Dorothy Ann Raymond

Dorothy Ann Raymond, of Chatham, passed away on August 8, 2023, ending a long and fascinating life, marked by the Great Depression, naval service in World War II, world travel, books, endless curiosity, and family.
Dorothy was born on October 30, 1922, in Worcester, Massachusetts, the first of three children of Frank and Charlotte (Robertson) Raymond.  Her mother died when she was eight, leaving her father, with the help of many relatives, to raise Dorothy and her two brothers, Robert and Richard, during the Depression when jobs were insecure, with occasional weekend visits to cousins in Chatham and summers working at the old Rose Acres Inn in Chatham, owned by an aunt.  In 1939, after losing their house in Worcester, they moved to Auburn.
After graduating from Auburn High School, Dorothy worked at State Mutual Life Assurance Company in Worcester until, in September 1943, she enlisted in the Navy WAVES (Women Accepted for Voluntary Emergency Service).  Dorothy initially hoped to become an aircraft mechanic, as a way to support Bob, a B-17 bomber pilot, but the Navy did not then allow women in that role.  Not wanting the office-worker positions typically given to WAVES, she instead joined with a small group of women sent to aerial gunnery school in Pensacola, Florida.  Dorothy then taught gunnery to naval flight crews in San Diego and Hawaii, reaching the rank of specialist (G) first class. When her father died in 1946, after the war ended, Dorothy left the Navy, returning to Auburn to take on the role of guardian for her brother Richard, then still a teenager.  
In September 1946, Dorothy enrolled in the College of Business Administration at Boston University, graduating with a bachelor of science in business administration degree in June 1950 (receiving honors for three years), while commuting from Auburn, taking care of Dick, and working afternoons and evenings in the MIT development office, and she continued to take evening courses at the Metropolitan College until 1953.  Following graduation, finding that opportunities for women, even with business degrees, were limited, she joined Trans World Airlines as a ticket agent in its new Boston office, later also working at TWA ticket offices in New York and Philadelphia, until she retired in 1985.  
Her position at TWA entitled her to fly standby anywhere in the world.  And she took full advantage, often going to the airport with only a red TWA carry-on bag to take the first flight she could board, travelling, by herself, to, among other countries, Afghanistan, twice, Bhutan, Egypt, the Soviet Union, and throughout Europe, and flying regularly to England to visit relatives, see London shows, or just pick up the London Times.  Dot frequently surprised friends and family by turning up unexpectedly at their vacation destinations around the world, and she brought back stories of her adventures to her enthralled nieces and nephews.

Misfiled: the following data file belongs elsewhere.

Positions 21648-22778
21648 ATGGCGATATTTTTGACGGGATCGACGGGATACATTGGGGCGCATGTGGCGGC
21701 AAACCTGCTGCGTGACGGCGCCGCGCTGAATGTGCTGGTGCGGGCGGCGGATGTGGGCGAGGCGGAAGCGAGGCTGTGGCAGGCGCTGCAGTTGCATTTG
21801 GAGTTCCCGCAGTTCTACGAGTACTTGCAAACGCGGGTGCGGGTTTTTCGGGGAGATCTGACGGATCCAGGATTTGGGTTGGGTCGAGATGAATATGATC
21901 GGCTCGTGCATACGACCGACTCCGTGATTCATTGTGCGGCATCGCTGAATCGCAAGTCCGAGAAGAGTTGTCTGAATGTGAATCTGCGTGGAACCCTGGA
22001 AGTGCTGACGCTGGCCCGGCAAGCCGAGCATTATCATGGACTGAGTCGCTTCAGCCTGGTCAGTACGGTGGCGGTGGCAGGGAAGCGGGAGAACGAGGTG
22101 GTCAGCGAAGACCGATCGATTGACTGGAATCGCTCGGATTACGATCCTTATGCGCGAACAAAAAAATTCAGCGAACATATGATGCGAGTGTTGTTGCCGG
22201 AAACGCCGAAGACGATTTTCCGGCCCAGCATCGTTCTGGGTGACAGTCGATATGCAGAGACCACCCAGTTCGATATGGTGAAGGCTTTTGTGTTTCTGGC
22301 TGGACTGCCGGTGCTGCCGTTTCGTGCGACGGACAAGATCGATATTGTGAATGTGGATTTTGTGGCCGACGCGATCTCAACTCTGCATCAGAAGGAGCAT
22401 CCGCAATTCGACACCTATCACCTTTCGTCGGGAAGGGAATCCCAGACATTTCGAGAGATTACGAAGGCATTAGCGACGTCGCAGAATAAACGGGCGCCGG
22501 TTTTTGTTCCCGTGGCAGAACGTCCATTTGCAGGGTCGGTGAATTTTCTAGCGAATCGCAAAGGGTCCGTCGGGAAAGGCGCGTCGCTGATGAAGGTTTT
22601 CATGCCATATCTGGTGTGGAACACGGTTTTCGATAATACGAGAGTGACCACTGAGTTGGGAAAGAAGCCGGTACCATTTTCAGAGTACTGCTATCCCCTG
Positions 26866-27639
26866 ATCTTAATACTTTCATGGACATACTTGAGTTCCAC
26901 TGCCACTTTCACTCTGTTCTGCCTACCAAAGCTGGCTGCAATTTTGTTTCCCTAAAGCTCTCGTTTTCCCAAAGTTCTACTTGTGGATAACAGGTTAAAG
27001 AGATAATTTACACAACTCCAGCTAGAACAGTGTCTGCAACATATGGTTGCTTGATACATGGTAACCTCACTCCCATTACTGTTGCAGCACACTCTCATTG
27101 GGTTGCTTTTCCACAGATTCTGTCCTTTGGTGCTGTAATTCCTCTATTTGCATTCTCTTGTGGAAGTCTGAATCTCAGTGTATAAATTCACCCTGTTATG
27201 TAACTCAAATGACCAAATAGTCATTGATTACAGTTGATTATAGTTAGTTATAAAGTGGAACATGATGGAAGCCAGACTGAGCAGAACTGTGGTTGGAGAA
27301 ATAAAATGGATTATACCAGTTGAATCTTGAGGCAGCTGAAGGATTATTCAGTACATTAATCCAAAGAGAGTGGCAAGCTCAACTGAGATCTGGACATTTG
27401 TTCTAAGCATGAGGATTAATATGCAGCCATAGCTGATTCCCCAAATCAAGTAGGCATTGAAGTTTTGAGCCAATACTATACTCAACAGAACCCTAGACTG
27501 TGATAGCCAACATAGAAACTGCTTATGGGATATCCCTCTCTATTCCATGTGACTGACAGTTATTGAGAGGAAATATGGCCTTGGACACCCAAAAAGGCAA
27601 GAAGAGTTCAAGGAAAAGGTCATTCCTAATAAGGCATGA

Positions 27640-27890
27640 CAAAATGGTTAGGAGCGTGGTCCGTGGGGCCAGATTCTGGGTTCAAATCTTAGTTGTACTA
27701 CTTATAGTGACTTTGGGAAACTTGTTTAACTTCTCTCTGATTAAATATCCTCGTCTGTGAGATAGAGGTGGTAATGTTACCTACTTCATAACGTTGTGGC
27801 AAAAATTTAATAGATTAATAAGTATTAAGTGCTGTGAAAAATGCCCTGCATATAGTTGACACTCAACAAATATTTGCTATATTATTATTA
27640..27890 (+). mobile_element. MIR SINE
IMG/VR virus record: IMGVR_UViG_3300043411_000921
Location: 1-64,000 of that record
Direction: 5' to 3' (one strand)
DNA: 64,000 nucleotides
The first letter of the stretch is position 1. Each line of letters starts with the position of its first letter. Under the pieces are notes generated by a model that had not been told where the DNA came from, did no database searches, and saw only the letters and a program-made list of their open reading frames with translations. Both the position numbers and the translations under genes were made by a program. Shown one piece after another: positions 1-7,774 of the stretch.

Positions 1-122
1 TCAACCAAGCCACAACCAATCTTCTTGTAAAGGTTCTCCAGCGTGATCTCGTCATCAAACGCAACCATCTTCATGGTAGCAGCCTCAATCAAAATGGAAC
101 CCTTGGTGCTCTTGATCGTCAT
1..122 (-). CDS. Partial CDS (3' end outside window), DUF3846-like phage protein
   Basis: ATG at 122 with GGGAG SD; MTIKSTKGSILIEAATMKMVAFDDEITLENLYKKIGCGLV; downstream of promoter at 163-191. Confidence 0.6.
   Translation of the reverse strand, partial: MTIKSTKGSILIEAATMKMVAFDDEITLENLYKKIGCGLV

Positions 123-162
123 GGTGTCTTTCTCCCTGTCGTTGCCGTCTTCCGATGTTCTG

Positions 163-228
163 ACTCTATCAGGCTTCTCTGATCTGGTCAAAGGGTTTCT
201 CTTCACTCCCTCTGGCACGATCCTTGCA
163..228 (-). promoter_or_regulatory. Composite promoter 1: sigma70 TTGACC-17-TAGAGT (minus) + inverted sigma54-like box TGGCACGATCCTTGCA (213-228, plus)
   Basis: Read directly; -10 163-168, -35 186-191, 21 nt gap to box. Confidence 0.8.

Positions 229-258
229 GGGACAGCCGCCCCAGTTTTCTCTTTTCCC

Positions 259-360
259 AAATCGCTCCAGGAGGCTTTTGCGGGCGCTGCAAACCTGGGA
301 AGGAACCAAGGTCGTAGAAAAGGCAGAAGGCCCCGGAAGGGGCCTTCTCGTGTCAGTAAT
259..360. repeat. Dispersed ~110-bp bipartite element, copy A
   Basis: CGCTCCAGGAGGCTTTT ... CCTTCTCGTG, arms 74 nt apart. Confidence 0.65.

For most of her career, Dorothy lived on Beacon Hill, attending, and keeping the playbills from, virtually every production at the Huntington Theatre.  In 1985, she moved to the North End, where she served as the treasurer of the Friends of the North End Branch of the Boston Public Library, a docent with the Friends of the Boston Harbor Islands, and a volunteer gardener at the Old North Church.  In 1966, Dorothy bought the house on Indian Hill Road in Chatham owned by her cousin Tom and his wife Janet, when they built a new house next door, down the road from her brother Bob and his wife Jean ,across from Janet’s cousin, Dick McKey and his wife Marie, and beside Rudy and Lee Junda, and she moved permanently to Chatham in 2016.    
In Chatham, Dorothy attended almost every lecture and program at the Historical Society and the Council on Aging, joined a wood turners group, equipping her basement with lathes and other wood carving tools, taught herself chair-caning and other skills, and filled her house, and her attic and garage, with books on almost every subject.  More importantly, she continued her role as aunt and honorary aunt to the children and grandchildren of Bob and Jean, Tom and Janet, Dick and Marie, Rudy and Lee, and other cousins and friends.  Even at age 100, she could recall the names of the leading actors and actresses in the movies she attended in the 1930s, and the name of the friends she attended them with, she read the Boston Globe daily, cutting out articles of interest to share, and she continued to tell detailed stories, many stories, of her travels and her family.  
Dorothy will be interred at the Massachusetts National Cemetery in Bourne on October 6.  Family and friends may gather to remember and celebrate this remarkable woman at the Bob and Jean Raymond house on Indian Hill Road North at 2:00 p.m. on October 7.  Dorothy would appreciate donations in her memory to the Friends of the Chatham Council on Aging and the Chatham Historical Society.
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